Certificate Issuing Overview
This page will walk through the process of issuing a code signing certificate from start to finish as an entry point to understanding how Fulcio works.
1 — Certificate request input
As a first step, the client submits a certificate request to Fulcio. This certificate request contains the following:
- An OpenID Connect (OIDC) identity token. This is a signed JWT containing information about the principal (identity of the client), the issuer (who issued the identity token - Google, Microsoft, GitHub, etc.) and additional metadata such as expiration. The principal identity can either be a maintainer identity in the form of an email, or a workload identity.
- The public key. This is the public portion of a cryptographic key pair generated by the client. The public key will be embedded in the issued X.509 certificate.
- A signed challenge. This challenge proves the client is in possession of the private
key that corresponds to the public key provided. The challenge is created by
signing the subject (
sub) of the OIDC identity token.
- Alternatively, instead of a public key and signed challenge, a client can provide a certificate signing request (CSR), which also provides a proof of possession and the public key.
See the service definition for more details.
2 — Authentication
Authenticating the OIDC ID token begins the processing of the certificate request.
To authenticate the token, Fulcio must:
- Use the issuer claim from the token to find the issuer’s OIDC discovery endpoint
- Download the issuer’s signing keys from the discovery endpoint
- Verify the ID token signature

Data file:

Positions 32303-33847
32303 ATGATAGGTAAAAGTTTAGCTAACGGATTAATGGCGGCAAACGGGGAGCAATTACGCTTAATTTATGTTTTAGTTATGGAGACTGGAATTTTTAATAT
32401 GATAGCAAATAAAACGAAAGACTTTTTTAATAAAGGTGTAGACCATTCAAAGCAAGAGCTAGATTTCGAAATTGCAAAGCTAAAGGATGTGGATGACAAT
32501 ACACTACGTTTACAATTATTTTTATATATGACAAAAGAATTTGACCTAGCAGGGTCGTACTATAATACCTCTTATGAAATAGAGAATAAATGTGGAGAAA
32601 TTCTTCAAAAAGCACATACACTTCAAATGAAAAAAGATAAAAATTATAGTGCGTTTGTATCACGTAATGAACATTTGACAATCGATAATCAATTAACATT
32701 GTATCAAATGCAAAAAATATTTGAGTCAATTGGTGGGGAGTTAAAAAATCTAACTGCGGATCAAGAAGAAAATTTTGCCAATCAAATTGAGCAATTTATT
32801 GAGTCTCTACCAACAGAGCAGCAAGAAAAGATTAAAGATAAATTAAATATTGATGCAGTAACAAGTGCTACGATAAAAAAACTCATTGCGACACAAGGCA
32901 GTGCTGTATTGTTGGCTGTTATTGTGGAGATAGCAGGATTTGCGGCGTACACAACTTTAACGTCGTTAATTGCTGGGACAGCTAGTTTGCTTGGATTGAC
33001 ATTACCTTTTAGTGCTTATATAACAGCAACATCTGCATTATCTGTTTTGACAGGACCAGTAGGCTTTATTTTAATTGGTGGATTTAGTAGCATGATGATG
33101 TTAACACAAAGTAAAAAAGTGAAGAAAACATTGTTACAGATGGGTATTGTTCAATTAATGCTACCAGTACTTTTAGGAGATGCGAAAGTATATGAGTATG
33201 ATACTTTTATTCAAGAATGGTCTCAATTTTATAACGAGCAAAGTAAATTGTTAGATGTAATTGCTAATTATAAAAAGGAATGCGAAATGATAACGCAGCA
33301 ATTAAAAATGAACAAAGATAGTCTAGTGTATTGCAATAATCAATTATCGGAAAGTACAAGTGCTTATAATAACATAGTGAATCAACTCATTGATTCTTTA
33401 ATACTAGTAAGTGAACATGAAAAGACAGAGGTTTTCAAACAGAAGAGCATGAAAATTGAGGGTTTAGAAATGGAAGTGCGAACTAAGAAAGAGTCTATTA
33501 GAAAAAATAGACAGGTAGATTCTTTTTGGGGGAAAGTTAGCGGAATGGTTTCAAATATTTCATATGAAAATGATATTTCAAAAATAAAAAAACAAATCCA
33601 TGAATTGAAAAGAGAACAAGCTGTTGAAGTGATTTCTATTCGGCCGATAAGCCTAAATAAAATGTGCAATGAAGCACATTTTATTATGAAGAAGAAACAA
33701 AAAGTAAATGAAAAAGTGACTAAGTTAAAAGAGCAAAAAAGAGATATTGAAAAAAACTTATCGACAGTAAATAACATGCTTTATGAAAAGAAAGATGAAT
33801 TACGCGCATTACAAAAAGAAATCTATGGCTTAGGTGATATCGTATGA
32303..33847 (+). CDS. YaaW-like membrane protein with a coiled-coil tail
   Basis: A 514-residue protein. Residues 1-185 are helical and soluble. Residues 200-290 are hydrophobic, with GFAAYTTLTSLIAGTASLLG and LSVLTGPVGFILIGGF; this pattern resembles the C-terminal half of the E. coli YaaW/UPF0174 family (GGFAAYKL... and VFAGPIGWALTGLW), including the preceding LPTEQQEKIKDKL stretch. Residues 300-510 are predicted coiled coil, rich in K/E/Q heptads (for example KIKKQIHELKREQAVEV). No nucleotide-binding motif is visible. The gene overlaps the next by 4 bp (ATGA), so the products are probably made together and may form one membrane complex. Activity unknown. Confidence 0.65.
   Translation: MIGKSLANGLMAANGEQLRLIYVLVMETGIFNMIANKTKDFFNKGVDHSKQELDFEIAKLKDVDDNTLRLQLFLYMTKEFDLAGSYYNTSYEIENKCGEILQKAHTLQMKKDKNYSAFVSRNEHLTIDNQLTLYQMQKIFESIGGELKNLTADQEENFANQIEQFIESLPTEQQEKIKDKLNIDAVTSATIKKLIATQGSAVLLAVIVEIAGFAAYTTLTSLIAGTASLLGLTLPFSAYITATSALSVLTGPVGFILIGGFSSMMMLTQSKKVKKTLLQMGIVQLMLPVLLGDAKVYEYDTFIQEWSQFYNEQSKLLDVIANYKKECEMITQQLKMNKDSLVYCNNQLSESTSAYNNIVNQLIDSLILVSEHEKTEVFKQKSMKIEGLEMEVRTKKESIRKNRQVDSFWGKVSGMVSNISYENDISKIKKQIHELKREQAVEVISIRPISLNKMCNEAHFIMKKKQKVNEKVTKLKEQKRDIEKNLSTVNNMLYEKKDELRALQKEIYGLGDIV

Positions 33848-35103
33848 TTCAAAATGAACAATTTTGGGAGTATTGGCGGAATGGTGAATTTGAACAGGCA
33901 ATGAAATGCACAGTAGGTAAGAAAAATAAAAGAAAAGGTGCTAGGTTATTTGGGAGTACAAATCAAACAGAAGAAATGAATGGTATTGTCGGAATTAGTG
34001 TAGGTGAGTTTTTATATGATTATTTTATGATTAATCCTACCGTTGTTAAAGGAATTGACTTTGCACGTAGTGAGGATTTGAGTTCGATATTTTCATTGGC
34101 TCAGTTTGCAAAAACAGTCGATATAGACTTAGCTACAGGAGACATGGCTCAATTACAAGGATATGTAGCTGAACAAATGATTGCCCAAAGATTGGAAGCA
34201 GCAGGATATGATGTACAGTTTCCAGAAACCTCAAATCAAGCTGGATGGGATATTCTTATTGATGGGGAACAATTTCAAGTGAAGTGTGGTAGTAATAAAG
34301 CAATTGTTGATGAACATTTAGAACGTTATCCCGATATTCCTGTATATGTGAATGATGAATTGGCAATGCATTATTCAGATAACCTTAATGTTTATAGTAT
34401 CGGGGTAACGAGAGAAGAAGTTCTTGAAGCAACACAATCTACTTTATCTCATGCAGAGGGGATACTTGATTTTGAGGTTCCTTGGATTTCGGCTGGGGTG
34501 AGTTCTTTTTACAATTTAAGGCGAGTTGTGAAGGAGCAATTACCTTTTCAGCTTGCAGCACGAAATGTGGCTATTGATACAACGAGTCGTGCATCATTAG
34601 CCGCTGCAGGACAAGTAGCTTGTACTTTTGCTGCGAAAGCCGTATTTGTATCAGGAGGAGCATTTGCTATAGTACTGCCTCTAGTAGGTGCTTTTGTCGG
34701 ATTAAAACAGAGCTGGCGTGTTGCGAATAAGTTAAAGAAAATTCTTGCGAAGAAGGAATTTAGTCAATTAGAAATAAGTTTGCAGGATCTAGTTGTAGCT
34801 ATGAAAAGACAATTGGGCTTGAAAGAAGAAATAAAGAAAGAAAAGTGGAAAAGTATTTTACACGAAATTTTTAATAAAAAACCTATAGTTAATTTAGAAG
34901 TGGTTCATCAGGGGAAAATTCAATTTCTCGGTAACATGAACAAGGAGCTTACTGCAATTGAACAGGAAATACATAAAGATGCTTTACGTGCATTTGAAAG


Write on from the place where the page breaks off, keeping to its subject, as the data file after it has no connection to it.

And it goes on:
3 — Verifying the challenge
Once the client has been authenticated, the next step is to verify the client
is in possession of the private key of the public key they’ve submitted. To do
this, Fulcio verifies the signed challenge or CSR. For a signed challenge, this is
a signature of the
sub claim. For challenge and CSR are verified using the provided public key.
4 — Constructing a certificate
The client is now authenticated and has proved possession of the private key. Fulcio now can issue a code signing certificate for the identity from the ID token.
At a high level, this process involves:
- Embedding the provided public key in the certificate
- Setting the certificate’s subject alternative name (who the certificate is issued for) to match the subject from the OIDC ID token. This could be an email, SPIFFE ID, or GitHub Actions workflow identity.
- Including the OIDC ID token issuer in a custom field in the certificate
- Setting various X.509 extensions depending on the metadata in the OIDC ID token claims (e.g GitHub Actions workflow information)
5 — Signing the certificate
The code signing certificate is now populated, but needs to be signed by the certificate authority. This will form a chain of trust from the issued certificate to the certificate authority root certificate.
Fulcio supports several signing backends to sign certificates:
- KMS: A KMS key hosted on GCP, AWS, Azure or Hashicorp
- Tink: A secure KMS-encrypted Tink keyset created with tinkey
- PKCS#11: This works with any PKCS#11 devices including AWS CloudHSM, softHSM and others
- Google CA Service: A GCP-hosted certificate authority
- Files: An on-disk password-protected private key
- Ephemeral (for testing): An in-memory key pair generated on start up
See Setting up a Fulcio instance for more details.
6 — Certificate Transparency log inclusion
As part of certificate issuance, the certificate will be appended to an immutable, append-only, cryptographically verifiable certificate transparency (CT) log, which allows for issuance to be publicly auditable.
A special X.509 extension, called a poison extension, is included in the certificate before it is appended to the log. This certificate is called a precertificate, and is not yet usable by clients.
The certificate transparency log returns a Signed Certificate Timestamp (SCT). The SCT is a promise of inclusion in the log, signed by the CT log. It can be verified without accessing the log, though a client can also request a cryptographic proof of inclusion directly from the log.
The SCT is embedded within the certificate, and signed again.
Note that the Certificate Transparency (CT) log is separate from the Rekor transparency log. Fulcio’s CT Log only stores issued certificates, while Rekor stores artifact signatures and attestations.
See Certificate Transparency Log Information for more details.